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  • Chris O'Rourke

The Abduction from the Seraglio

Soprano Alina Adamski. Image uncredited

Decisions are curious things. Take Irish National Opera's concert performance of Mozart's 1782 comic opera The Abduction from the Seraglio, a German language singspiel which uses spoken dialogue instead of recitative. Originally due to be performed in the Gaiety last May before having to be cancelled due to Covid, INO took the decision to proceed with a concert performance. Omitting dialogue in response to social distancing, they opted to rely solely on singing and Mozart's sumptuous music. Using subtitles not only to translate from German, but also to fill in narrative blanks. And it's a decision that doesn't quite pay off. Still, given the amount of setbacks the arts have suffered recently, you have to admire INO's aspirations under impossible circumstances. Especially in light of the Government's incomprehensible and soul crushing decision not to re-open theatres. A kick in the teeth right up there with, say, your world class soprano getting a throat infection and having to withdraw at the last minute.

Funny you should mention that.

Set in Turkey, Mozart's comic opera finds the lovelorn Belmonte in the lavish gardens of the Pasha, Bassa Selim, attempting to rescue his love, Konstanze, and her spirited maid, Blonde. Assisted by his servant Pedrillo, Belmonte sets out to thwart the surly and burly Osmin who is intent on keeping the captive women trapped in the Pasha's harem.

On paper it has all the right ingredients. Tenor Dean Power as Belmonte, tenor Andrew Gavin as Pedrillo, bass James Platt as Osmin and soprano Sarah Power as Blonde are each wonderful, with Platt's bass singing sounding truly impressive. The riveting soprano Alina Adamski as Konstanze is simply marvellous. Due to sing the role of Konstanze at the Frankfurt Opera before theatre closures, Adamski replaces Claudia Boyle who had to withdraw because of a throat infection, and does so with considerable grace and style. Throughout, Peter Whelan conducts the Irish Chamber Orchestra and Irish National Opera Chorus with verve, capturing the heart, heat and humour of Mozart's opera. Some beautifully sung arias, a thrilling end to each act, and a vocal quartet in the third act that's to die for, what's not to like?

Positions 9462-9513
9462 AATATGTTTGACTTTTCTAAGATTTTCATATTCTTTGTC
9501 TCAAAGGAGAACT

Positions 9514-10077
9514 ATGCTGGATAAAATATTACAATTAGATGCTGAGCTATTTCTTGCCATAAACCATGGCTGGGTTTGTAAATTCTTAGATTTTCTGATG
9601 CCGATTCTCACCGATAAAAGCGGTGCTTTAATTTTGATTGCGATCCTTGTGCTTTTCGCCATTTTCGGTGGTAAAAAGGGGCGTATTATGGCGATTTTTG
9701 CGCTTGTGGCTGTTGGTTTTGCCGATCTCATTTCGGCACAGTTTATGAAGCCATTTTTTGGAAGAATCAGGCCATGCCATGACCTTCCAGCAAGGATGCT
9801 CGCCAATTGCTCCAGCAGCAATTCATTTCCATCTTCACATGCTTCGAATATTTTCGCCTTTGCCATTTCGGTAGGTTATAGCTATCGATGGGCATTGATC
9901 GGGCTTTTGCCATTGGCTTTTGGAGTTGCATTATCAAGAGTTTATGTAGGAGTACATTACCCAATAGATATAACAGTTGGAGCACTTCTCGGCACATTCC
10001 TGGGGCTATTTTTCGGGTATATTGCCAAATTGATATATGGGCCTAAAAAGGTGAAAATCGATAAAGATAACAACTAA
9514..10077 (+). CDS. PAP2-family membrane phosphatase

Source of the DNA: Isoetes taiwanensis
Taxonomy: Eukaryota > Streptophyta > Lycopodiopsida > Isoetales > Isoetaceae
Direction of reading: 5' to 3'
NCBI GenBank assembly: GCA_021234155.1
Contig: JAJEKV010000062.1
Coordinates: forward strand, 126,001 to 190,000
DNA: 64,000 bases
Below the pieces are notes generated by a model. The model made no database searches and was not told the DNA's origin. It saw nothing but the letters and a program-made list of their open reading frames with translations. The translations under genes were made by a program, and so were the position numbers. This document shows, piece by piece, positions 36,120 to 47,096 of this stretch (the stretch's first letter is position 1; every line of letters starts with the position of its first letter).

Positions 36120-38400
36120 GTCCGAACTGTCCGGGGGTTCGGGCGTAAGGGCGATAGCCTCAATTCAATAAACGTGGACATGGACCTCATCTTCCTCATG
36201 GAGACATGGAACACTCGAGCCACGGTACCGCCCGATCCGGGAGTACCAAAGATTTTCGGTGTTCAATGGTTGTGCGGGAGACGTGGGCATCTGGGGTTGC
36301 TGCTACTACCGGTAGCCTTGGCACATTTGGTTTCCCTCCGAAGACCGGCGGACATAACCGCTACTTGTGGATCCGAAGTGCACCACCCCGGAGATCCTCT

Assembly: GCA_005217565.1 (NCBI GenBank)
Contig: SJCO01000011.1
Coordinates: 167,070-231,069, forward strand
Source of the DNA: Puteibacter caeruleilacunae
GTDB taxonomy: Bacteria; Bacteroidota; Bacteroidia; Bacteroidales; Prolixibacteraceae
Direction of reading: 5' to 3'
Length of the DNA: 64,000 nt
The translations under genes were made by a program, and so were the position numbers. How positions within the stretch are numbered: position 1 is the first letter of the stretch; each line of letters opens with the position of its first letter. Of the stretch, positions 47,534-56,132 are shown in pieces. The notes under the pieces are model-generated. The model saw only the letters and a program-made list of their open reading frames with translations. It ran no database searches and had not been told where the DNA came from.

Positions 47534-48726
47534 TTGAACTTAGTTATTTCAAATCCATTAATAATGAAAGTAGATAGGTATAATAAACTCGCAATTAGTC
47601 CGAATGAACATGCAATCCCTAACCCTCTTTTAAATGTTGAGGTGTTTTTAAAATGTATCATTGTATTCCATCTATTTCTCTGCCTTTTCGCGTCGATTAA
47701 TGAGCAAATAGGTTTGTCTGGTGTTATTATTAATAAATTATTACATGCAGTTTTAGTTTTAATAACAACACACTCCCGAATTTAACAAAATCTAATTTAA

And yet.

Brimming with love, lust and longing, infused with a lust for life and some barely concealed love for lust, The Abduction from the Seraglio is an opera in which character and narrative are absolutely crucial. Omitting a key character in Bassa Selim, and with narrative engagement and character suffering in the absence of dialogue, something vital gets lost in concert. Even allowing that singspiel lends focus to individual songs, the tapestry they attempt to weave is only ever glimpsed and hinted at. Unlike INO's hugely successful Mezzo Masterpiece concerts, which showcase key singers singing a selection of greatest hits from different parts of the repertoire, The Abduction from the Seraglio is a complete opera. Missing key components, it doesn't translate quite as successfully.

The Abduction from the Seraglio is one of Mozart's most demanding operas. Posing unique challenges for bass, tenor and soprano, particularly during key arias, a concert performance offers an opportunity to enjoy some rare listening riches. All of which a superb quintet negotiate beautifully with an almost unassuming ease. Even so, as a tale steeped in the exotic, infused with an earthy eroticism, along with rich veins of humour and terrific characters, The Abduction from the Seraglio is an opera that demands to be staged. To be performed as well as sung. Here, the experience is similar to listening in on a studio recording in which some parts have been left out. Vocally it's an excellent recording, but it's haunted by the shades of what should be there, screaming to be heard and seen. One can only hope that a staging may not be beyond the bounds of the possible post Covid.

Wolfgang Amadeus Mozart's The Abduction from the Seraglio, presented by Irish National Opera and the National Concert Hall in partnership with Irish Chamber Orchestra was live streamed from National Opera House, Wexford, on December 5 as part of the NCH Classical Livestream Series.

Mezzo Masterpieces #3 featuring Mezzo-soprano Paula Murrihy, performing a selection from Mozart, will be live streamed from The Picture Gallery, Kilkenny Castle on Thursday, December 10 at 8.00pm and available online for fourteen day after.

Tickets and information available from Irish National Opera.


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